The Hutchinson News from Hutchinson, Kansas on May 31, 1892 · Page 3
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The Hutchinson News from Hutchinson, Kansas · Page 3

Hutchinson, Kansas
Issue Date:
Tuesday, May 31, 1892
Page 3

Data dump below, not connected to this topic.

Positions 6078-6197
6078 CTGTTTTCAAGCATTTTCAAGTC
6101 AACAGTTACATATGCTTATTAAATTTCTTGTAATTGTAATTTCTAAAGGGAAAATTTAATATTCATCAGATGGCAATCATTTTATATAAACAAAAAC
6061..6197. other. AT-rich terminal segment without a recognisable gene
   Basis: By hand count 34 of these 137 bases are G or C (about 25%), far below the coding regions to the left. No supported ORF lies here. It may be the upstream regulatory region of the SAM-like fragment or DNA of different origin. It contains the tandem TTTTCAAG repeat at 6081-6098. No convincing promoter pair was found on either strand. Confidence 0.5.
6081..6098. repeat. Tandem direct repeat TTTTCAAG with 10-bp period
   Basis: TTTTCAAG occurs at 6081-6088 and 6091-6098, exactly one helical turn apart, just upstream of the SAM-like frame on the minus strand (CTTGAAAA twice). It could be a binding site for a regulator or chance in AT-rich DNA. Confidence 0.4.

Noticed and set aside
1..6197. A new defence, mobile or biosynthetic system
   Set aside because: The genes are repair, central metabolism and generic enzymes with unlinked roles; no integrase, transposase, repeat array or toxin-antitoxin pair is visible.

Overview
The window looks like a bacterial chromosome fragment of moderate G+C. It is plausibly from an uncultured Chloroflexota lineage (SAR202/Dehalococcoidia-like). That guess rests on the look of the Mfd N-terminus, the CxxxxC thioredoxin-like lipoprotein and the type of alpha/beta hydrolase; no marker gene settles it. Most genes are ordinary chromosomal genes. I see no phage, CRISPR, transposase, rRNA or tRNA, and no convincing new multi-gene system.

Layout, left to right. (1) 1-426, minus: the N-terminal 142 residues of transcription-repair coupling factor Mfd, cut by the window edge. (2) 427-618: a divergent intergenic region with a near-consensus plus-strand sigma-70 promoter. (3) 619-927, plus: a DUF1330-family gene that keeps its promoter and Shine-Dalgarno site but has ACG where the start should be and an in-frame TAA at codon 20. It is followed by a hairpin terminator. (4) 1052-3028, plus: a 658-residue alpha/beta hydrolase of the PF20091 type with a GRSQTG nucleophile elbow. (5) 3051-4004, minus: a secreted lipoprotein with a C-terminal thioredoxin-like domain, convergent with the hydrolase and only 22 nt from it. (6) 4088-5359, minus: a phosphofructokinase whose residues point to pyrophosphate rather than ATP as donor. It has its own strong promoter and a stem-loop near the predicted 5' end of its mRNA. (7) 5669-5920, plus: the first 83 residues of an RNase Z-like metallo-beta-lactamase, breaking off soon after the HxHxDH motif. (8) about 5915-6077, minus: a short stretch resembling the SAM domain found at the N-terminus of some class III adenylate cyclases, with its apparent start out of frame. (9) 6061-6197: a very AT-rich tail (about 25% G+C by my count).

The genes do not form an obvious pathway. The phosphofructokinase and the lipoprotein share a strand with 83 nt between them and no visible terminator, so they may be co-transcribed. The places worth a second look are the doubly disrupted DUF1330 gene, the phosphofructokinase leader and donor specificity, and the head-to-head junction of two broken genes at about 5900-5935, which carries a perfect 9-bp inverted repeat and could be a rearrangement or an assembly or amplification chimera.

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That Wellington unci Harper, Kansas, were torn to pieces by a and several hundred killed unci injured. persons The Papers Say That We"" Kansas, \v Tornado and seve killed line A Tornado Policy will protect your property. An Accident Policy for SI.0(1(1 will pay 81,000 in event of death: .91,00(> for loss of two feet: ,«l,()fi(i for loss of two lmnds: 81,ooo for loss of one hand and one foot; SMII.M for loss of one foot: S.'fM.SH for loss of one hand; S . r i per per week for disabling injury. 85 per annum per thousand dol- ' lars is all it costs for persons in preferred occupations. Without weekly indemnity, $:i per annum. We write them both. If you are. a farmer and tlio storm is accompanied by hail, your growing crops might be destroyed. We Insure Them, Also. Metier see us about it. Winne & Winne, iiiiui nil mm HUB (Mil Hutchinson, Kan. DECORATION DAY. IMPOSING CEREMONIES AT THE CEMETERY BY THE G. A. R. A «KlKttin^« 1 'rolTeriMl. The following telegram will serve to show how the Hutchinson and Southern road is preparing to assist the suffers at Harper and Wellington. It was received by Chas. Collins, traftlc man ager. this morning: G'mc 'Aoo. May :m.—cjuax. Collins, traffic manager: You wilt carry all donation* free contributed by cities along our road for the relief of the Harper and Wellington suffer ers. Also render tliem any assistance with In your power, regardless of cot-t or Inconvenience upon our part.. 15. K. WISH. Oli, this ringing lu the earn: Oh, this humming In the he act', Hawking, blowing, snuffing, gasping. Watering eyes and throat a-rasping. Health Impaired and comfort fled, TIM I would thatl were dead.' What folly to duffer so with ea tarrhal troubles, when the worst eases of chronic catarrh in the head are re licved and cured by the mild, cleaning and healing properties of Dr. Sage's Catarrh lleinedy. It purifies the foul breath by removing the cause of offence, hcnls the sore and in (lamed passages, and perfects a lasting cure. KwuodlMh (inter*. The Siveedish dates will be finely represented at "The Gates" June 2, II and 4. A Sweedish young lady will be in charge and talk the language to nil who call. The meats, breads, etc., pe- eular to that country will he served in true native style, and no pains will be spared to make theSweedish dates one of the most attractive. All ladies and gentlemen of that race will be warmly welcomed, and they are specially requested to call at the "Swedish Gates." • Notice. 1 wish to announce to my pupils that ] have returned from my visit and will begin work next Wednesday, .lime 1 at room 7, third floor, in College block, North Main street. NKLIA DANIISI.B, 4t Teacher of Fine Art. II. {!, T. Hull. The United Commercial Travelers of Hutchinson Council No. 34, will give their first annual ball at the Auditorium, dune 21th. Music by Shaw's orchestra, t-th-s NTON ^BAKERY . Fresh BREAD Every Day. CRACKERS such as LONG BRANCH SALTED CRACKERS. BEIMT&CO. BOSTON TOAST CRACKERS. Fresh Every Day iV Numlierol Order* In l.ltie—A I,iu'Ke Pro. <:PKAtmt Formed on l-'lrnt Avenue leant untl Acenmjmnlrtl by the Second KeKllneilt Hunt! They rrorecMlecl to KHMI »l«le Come. tery—(iriivei, of Molillor. and Knight" or l'ytllln« Itei'olttloil—A l'litrlolle A<l- Hrean byltov. A. II. Franeltt Ht Ktver«l<le Hull, lhiy dawned brightly yesterday morning, giving promise of the grandeur of the day which was to follow, and upon which wti meet to call up recollections of those, whose lives were lost that the union might be preserved. liiirge numbers of persons came into the city from the country and surrounding towns, so that by 10 o'clock the. strocls were alive with people in holiday attire. The business houses along main street were gaily decked out with flags and bunting, while from many private residences Hags and portraits of great generals were seen. At 10 o'clock the procession formed^ on first avenue cast, as per program printed in the NKWS, and, accompanied by the Second ItegimentTmnd, marched to the cemetery. The crowd accompanying was large and the ceremony at the graves very impressive and beautiful. The G. A. K. took charge of the ceremony, anil the beautiful pro­ gramme of that order was carried out, as was also that of the Uniform Hank K. of V. The procession re-formed and returned to the city and disbanded for dinner. TUB OIIATIOX. At ;i o'clock, the Iliverside hall being lllled to overflowing, the band struck up "America," and the officers of ,loe Hooker post and the orator of the day took their places upon the stage. V. S. Mitchell, post commander, welcomed the auditors, and opened the services in ritualistic form. After devotional exercises rind a song by a male quartette, which was loudly applauded, Miss .lessiu McCorraick stepped to the front of the stage and recited a beautiful and touching poem entitled "Thirty Years Ago," which was listened to with breathless attention. Tile subject matter was elegant and touching, while the delivery was first-class. Capt. F. S. Mitchell introduced the orator of the day Kev. A. It. Francis of Oklahoma City. The speaker is young man, hut has an aged head upon his shoulders. He has read extensive ly and has thought deeply. He has u good voice and his delivery is well adapted to the task which he so admirably performed. Among the many things which he] stated was the intelligence that the audience then facing him was the lnrgust that he had ever faced upon any memorial clay. Referring to the dead whose memories are still green with us, he said: "Although twenty-seven years have passed away since we beheld the forms of our noble dead, I their faces are before us to-day in all the naturalness which the'powcrs of memory can portray; and although their resting place is unknown to you, in many instances, the little mound is guarded overand cared for by that Eye that never sleeps, and the moistening clew of heaven has ever kept their graves green, and to-clay they are saying, ' Remember the Day.' You remember the hoys when taking their departure for the scat of war, us they beheld the marbled brow, the pale lips and the trembling form of mother, how they forced themselves into a fit of laughter just to brace the parent's nerves and to try to bring bnck a smile before they should say good-bye, many of them forever: and to-clay in our ears tire ringing in tones, unmistakable, 'Remember the Duy.' Little did they dream that many long years afterward, their friends at home would be weaving garlands of flowers for their graves, unci moistened with a teardrop as t,he form of the soldier boy or sweetheart came within memory's walls. Our nation has called a I halt, unci to-clay we lay aside our earthly cares and scatter flowers over the graves of the fallen brave. Those whose memories we cherish never thought of a memorial day, their only thought was "victory or death." HWhon the dying thief on the cross turned to Christ and said: 'Remember Me,' thu Savior said: 'To-day shalt thou be with ine in paradise.' When our brothers, husbands, sons and fathers fell pierced by the cruel ball, there was no tender, pitying glance for them except as they Ivy faith saw the hand of the Father stretched out to them saying: 'Welcome home;' but to-day, ringing in our ears, we hear the admonition: 'Remember the day.' This day will be looked upon through coming ages as the greatest day of the year. The true,* loyal, American spirit whiclntlervades us all will cause each succeeding year to be more grandly remembered and celebrated. May this nation lose its prestige, and its great name vanish if we ever forget to strew (lowers over the graves of the dead, or fail to remember the day. Hut we never will forget it. This nation will -become noted for its memorials. All civilized nations will learn that above all others we hold this day most dear. We are one grand family, living under the grandest government this world ever knew, freedom of the press, speech and forms of religious worship. Let us scatter flowers over the graves of those who wore the blue and those who wore the gray, and keep in memory the grandest act ever known in the history of the world, as performed by our boys at Appomattox, when they told the foe, 'we do not want to take from you your s\v>rd, come home and let us live together in' My brother, who was so unfortunate us to wear the gray, those who wore the blue are you friends. They mingle their tears with yours while decorating the graves of dead friends, and call you brother. Let us perpetuate this grand ffov- ernment, and keep the fires on its altars burning until the nations of the world shall be influenced by our spirit of freedom, and tyranny and sttrfdom shall vanish from the face of the earth. Let all be peace and harmony between us. The man who is ready to say bitter things to-day-is the man who shot with his mouth, unci not with a gun, and who never smelt powder. As the course of empire was west, and as many who left their native land and came across the water, did so because of tyranny, serfdom and oppression abroad, a spirit of indepence and freedom pervaded our land from the date of its earliest settlements. The blue-bloods unci those who boasted of royal parentage occupied the southern part of our land, while those with red blood, or commoners, occupied the northern part, and ns the. country grew and developed a breach was constantly forming between the two sections, which, with the elements of slavery, states rights and secession brought on the war. These seem to he the causes. Hut ty-day we are a united family, and the stars and stripes proudly wave over us all, and peace and contentment have come to stay. Liberty has often been born before, but it died in infancy. In America it still lives and always will. The civilizing and Christianizing intluenee of our form of government is ns lasting as time. If Africa is ever redeemed from barbarism and brought out to a plain of civilization, it will be under the stars and stripes. No other power is so great. When I am asked, 'Where and what is your country?' 1 answer, 'It is honuded on one side by the stars and stripes, and on the other by the graves of a million dead men which form a barrier that will forever keep out the despotisms of other nations.' Your reward awaits you. There are no misunderstandings there. Your Grant and your Lee; your 1 Sherman and your Johnston; your host of victors and vanquished are embracing each other and uttering the one endearing word, 'brother.' There are no misunderstandings there; no feelingsuof hatred no enmity. In their midst stands the greatest of them all, Abraham Lincoln, unci with smiles he is saying: 'In unity there is strenth.' Then let us celebrate, "ilring not muskets and swords, but bring flowers and strew them over the graves of our dead heroes." At the close of his remarks, the speaker recited the "Blue and the Gray," thanked the audience for its kind attention,, and took his seat amid cheers unci prolonged applause. Things Move so Rapidly PATENT^ uE &yjBNWOBm KANSl Try King of Kansas Flour, 81.25 a sack. Price List of in this vicinity t" IF YOU SIT STILL YOU ARE LOST. GET TJjp And look over our summer suits for men and boys, following good values: THE CASH GROCERS. 21 South Main. SUGAR. 20 lbs Granulated 21 lbs Light Drown 22 lbs Now Orleans .81.00 . 1.00 . 1.00 COFFEE, Arbuckle 8 .20 Midland 20 Santos 20 Mocha and Java 33% CANNED GOODS. 3 lb can Tomatoes 8 .10 ,'t lb can Pumpkin .10 lb can Corn 10 2 lb can String Heans.' .10 2 lb can Lima Means. .08>i; 2 lb can Succotash 0SH 2 lb can Peas 08>« 2 lb can Blackberries '10 2 lb can Raspberries 10 3 lb can Gooseberries 2 lb can Strawberries 3 lb can Peaches 2H lb can California Peaches... 2}<f lb can California Apricots..: 2 Ji lb can California Green Gage 2H' lb can California Egg Plums .10 .10 .15 .20 .20 .20 .20 .28 .20 .20 .40 .40 .40 We have just received the 200 men's light colored Cassimere suits, at $4, worth %i 250 men's light colored silk face Cass, suits, 5, worth 8 420 men's light, medium and dark CasBiiriere and worsted suits, at $6.50, worth $10. See out- line of 87, 88, 810, 812 and 815 suits. They are eye openers, and we know by the number we are selling the cannot be equaled. MEN'S ODD PANTS. Have you seen our Moleskin 70-cent pants, and over 20 styles of Cotton- ado at the same price'.' Our 81 line is the Cottonades made—sold elsewhere at 81.SO n pair. Our 82 wool pants we brag ou. We know they are sold elsewhere at 82. 50. and S3. Our 83, 83.50, 84, 85, SO and $7 pants are tailor made and the best in the market. In Summer Coats and Vests we show a line sec^fa to none, from 25c to $10. Yes, we mean what we sayi ] In Straw Hats, oh, my! from 5 cents to $2- If you want a nobby one, we have the latest. Deal with us and get the best for the least money, because we are-the acknowledged < M lb can California Pears. "i% lb can California Quinces 1% lb can California Cherries... Gallon can California Peaches.. Gallon can California Currants.. Gallon can California Gooseber's Gallon can Apples 25 1 lb can Mackerel: 10 1 lb can Salmon 15 1 lb can Oysters , 10 2 lb can Oysters 17J4 SUNDRIES, a lbs Beans .28 3 lbs Rice 25 li lbs Oat Meal 25 5 lbs Hulk Starch 25 Sour Pickles, per gallon. 25 Hams 11 Breakfast Hacon .., .11 Lard :. .10 THE chinson -. Music COMPANY. LOW PRICES IN CLOTHING-, MENS FURNISHINGS & HAT^ SIOO IN CASH TO BE GIVEN AWAY. To the partv or parties guessing the time or nearest the time it will take our caudle to burn: Thfl candle is 12 inches in diameter, about • 33'i inches in circumference and 8 feet 5 inches in height. Come and , get guess tickets. ,Candle will be lit July 4, 1802. DKAI.miS IN Pianos and Organs. LARGEST STOCK West of the Missouri Eiver. Only first class goods handled. All thoroughly guaranteed. A full stock of sheet music and . musical merchandise. Galliher, LIVERYMAN Fine rigs, stylish teams and the finest funeral car and white hearse i a the state. ROGKAWAY AND LANDEAU FOR WEDDINGS AND CALLING. 101, 103 and 105 Sherman street. Telephone 37. Piano tuning department in charge of - .1. A. Me GAUGHAY. Write for terms and prices. Hutchinson, - - - Kansas. Another Rave. P. A. Pulley and Grant Travis will run again at Anthony, next Thursday, for a purse of 8500 a side. Travis says that Pulley will surely gethls fill upon this occasion. A number of persons from this city will go down and witness the race. J. H. F.PLATE, The Grocer and Baker, Keeps constantly on hand a fine line of Teas, and a ful| line of Groceries. 113 NORTH-MAIN STREET, HUTCHINSON, KANSAS. NO. Special attention given to orders for flue cakes for parties'. J. W. Brehm, Proprietor. No, 15 North Main Street. Now IH thu Time. Ladies who intend putting up strawberries can find no better time than the present. The weather is cool and ttupler will sell you all the berries you want to-day and to-morrow for 81 .75 a crate. The berries are nice and in good condition. A Change. We wish to call our readers attention to a change in li. (j. Duplor's ad. lie is now calling your attention to the subject of candy. 1 f you want u good article of candy see him, he'has got it. The NBWS reporter knows for lie has eaten thereof. GET YOUR STRAWBERRIES AT FURMAIN'S North Main St. If so, see L. G. DUPLER, The LaMt Munth I will he in business in Hutchinson is the month of Juno. Iam hound to close out my stock and will furnish pants for the actual cost of the goods and SI to pay for cutting and making. A bargain. (IAIIAN'S PANTS PAKI.OI!. If you want to buy or sell an article; if you have lost or found anything, let it be known through the NKWB want column. Are as ilexible and dainty as the finest turn. Are the easiest walking shoes made, the cork acting as a cushion to the foot. Are the most healthful shoes made, as cork is a non-conductor of heat and cold. Ladies wearing them neod not fear cold, dump or rough walks. The cork is soeured in a pockot, which is sewed in with the seam, holding it firmly in place, and is guaranteed not to work loose or curl up. ' For sale by YOUNG BRO OF HUTCHINSON. 22 SOUTH MAIN. •He has just received a large invoice of BLANK BROS.' FAMOUS CANDIESt THE BEST MADE, Every ilAN who would know the GRAND TRUTHS, the Plain FftcatUie Old Secrete and thu Now J TMBooverles of Modlcal Solonco as upp!hJ |B .to Married Life, Hhnuld write for our woatl«r(Xil Utile bonk. jFfflfcl "A THKATIBB KOll MEN ONLY." To nny eorno.t muo wo will md« o5> oopr Entirely Vree* lu plain sealed covor. "A reflate from tboqoMko." THE ERlt MEDICAL CO., BUFFALO, N. V.